“If time was the issue that led to certain omissions, it seems to me there are currently stories in the show that could have been told, but shortened. As an example, there was a minutiae of information about the plane crash that killed Patsy Cline, Hawkshaw Hawkins, and Cowboy Copas. That needed to be included, yet they had similar minutiae in the biographies of Johnny Cash and The Carter Family. I think the filmmakers could have told some of those really lengthy stories in one-third of the time and, in so doing, covered more ground overall.
“There are other pioneering artists who have received little or no mention: The Louvin Brothers, The Delmore Brothers, guitarist/songwriter/singer Merle Travis, Lefty Frizzell (they mention him, but not nearly enough). So far, Freddie Hart “Easy Lovin” & “Loose Talk,” etc. is missing. There was a minor mention of Ferlin Husky “Gone” & “Wings of a Dove.” Faron Young “If You Ain’t Lovin’ (You Ain’t Livin’)” & “Hello Walls” (slight mention); Sonny James “Young Love” etc. (No mention and Sonny had lots of big hits); George Hamilton IV “A Rose and a Baby Ruth” & “Abilene” (no mention).
“I was surprised there was no information on Pee Wee King and Redd Stewart with “The Tennessee Waltz.” Besides having their own country hit with the song they wrote, Patti Page recorded it and had a number one pop chart hit. Her version sold millions of copies within six months! “The Tennessee Waltz” is the Official State Song of Tennessee, for crying out loud! Then Pee Wee and Redd recorded “Slowpoke,” which was a number one hit for 14 weeks in 1951.
“The film refers to the 1958 Best Country & Western Grammy Award going to The Kingston Trio for “Tom Dooley.” Everyone knew the Kingston Trio was actually a “folk trio.” They won the “Country” Award because the Grammy people of that era were such musical snobs they didn’t feel actual country music performers or recordings were worthy of the award (that is important information and it should have been pointed out).
“This series has been thoroughly and well researched. In general, their historical facts, particularly those relevant to the early stages of country music, are right on. I completely agree that Black Music strongly influenced the genre and that Anglo-Saxon instrumentation, storytelling lyrics, and “mournful” vocals had a big influence on early Country Music — but Anglo-Saxon influences were not the only roots. Marty Stuart is a great spokesman for Country Music, but the filmmakers may have relied too much on his personal viewpoint. However, Marty is certainly a credible and good resource. He has performed and been a star of both mainstream Country Music and Bluegrass Music.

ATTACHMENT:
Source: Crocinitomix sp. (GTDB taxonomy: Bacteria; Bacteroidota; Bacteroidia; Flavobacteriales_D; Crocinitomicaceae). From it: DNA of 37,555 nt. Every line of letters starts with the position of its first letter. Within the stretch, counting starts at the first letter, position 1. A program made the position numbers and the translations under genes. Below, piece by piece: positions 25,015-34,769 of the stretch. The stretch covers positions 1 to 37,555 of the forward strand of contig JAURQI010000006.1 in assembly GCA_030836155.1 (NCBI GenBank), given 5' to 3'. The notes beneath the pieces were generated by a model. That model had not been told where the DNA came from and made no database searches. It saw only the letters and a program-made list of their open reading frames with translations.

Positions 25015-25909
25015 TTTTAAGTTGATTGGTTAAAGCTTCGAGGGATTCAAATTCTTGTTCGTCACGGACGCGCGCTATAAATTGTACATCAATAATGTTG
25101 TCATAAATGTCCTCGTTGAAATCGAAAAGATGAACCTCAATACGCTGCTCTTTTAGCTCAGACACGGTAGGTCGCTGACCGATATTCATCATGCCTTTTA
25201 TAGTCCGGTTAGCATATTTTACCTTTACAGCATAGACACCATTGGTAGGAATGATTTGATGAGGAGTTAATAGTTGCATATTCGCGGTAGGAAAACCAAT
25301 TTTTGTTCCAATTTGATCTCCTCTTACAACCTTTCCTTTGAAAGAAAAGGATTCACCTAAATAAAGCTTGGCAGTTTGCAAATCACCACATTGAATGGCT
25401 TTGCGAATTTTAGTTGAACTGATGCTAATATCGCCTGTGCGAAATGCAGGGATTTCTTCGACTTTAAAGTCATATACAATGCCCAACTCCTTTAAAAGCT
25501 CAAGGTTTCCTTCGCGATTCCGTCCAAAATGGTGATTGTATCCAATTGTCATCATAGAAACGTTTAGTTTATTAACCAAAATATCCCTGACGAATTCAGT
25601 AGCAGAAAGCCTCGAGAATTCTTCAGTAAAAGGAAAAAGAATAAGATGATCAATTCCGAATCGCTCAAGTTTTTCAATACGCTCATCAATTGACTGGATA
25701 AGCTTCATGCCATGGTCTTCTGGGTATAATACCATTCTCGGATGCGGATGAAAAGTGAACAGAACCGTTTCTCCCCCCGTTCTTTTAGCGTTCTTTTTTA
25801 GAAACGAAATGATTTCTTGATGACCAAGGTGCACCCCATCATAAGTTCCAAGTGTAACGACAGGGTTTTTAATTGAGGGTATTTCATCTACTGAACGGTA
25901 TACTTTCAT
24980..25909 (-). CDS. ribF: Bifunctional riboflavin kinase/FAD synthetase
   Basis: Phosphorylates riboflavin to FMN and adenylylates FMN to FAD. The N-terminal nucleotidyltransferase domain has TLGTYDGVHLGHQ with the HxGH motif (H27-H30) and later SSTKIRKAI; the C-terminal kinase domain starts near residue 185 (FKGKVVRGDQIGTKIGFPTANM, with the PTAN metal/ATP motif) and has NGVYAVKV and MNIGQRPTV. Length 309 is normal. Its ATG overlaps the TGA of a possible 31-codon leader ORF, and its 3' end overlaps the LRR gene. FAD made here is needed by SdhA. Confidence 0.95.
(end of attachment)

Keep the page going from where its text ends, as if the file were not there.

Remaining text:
“I worked in media, so I realize the series can’t mention or include every deserving party. There is only so much time available and anyone producing a show runs up against that wall. I happily go on record as liking and very much enjoying this documentary. As the series progresses, I will send along further thoughts and comments.” ….. Jay
Editor’s note:Jay has written another post on “Country Music” episodes 5 & 6. You can read it here.
Also, since Jay mentioned Jim Reeves, and we are thinking about the history of Country Music, I am featuring this rare video of Jim singing one of his most memorable and biggest hits. It will take you back to 1960.
Note from QZVX: In addition to Jay’s ongoing comments on Ken Burn’s PBS Series, in the future we will publish a feature article on his career. Jay has had an interesting life in radio, music and entertainment. Even though he was a prominent Seattle jock for many years, how many of you knew he was the voice of Mattel’s vintage ‘Talking Ken Doll’ and other rare collector’s “talking toys”? As Jay said: “I am proud of my million selling Mattel produced records, even if nobody knows that the voice they hear is mine.” Hamilton has agreed to share a number of historical stories that will be of interest to our readers. Jay was raised in Washington and he was active in the music business and radio, back in the ’50s and ’60s, when rock ‘n’ roll was catching on in the Pacific Northwest. Jay’s friends include country star and producer, Gail Davies, and her late brother, Ron. Jay met them many years ago through mutual friend Bill Carter, a songwriter who has written hits for several “name” artists. Ron Davies wrote the Pacific Northwest classic “It’s You Alone” recorded by The Fabulous Wailers. Jay will tell us that story in the future.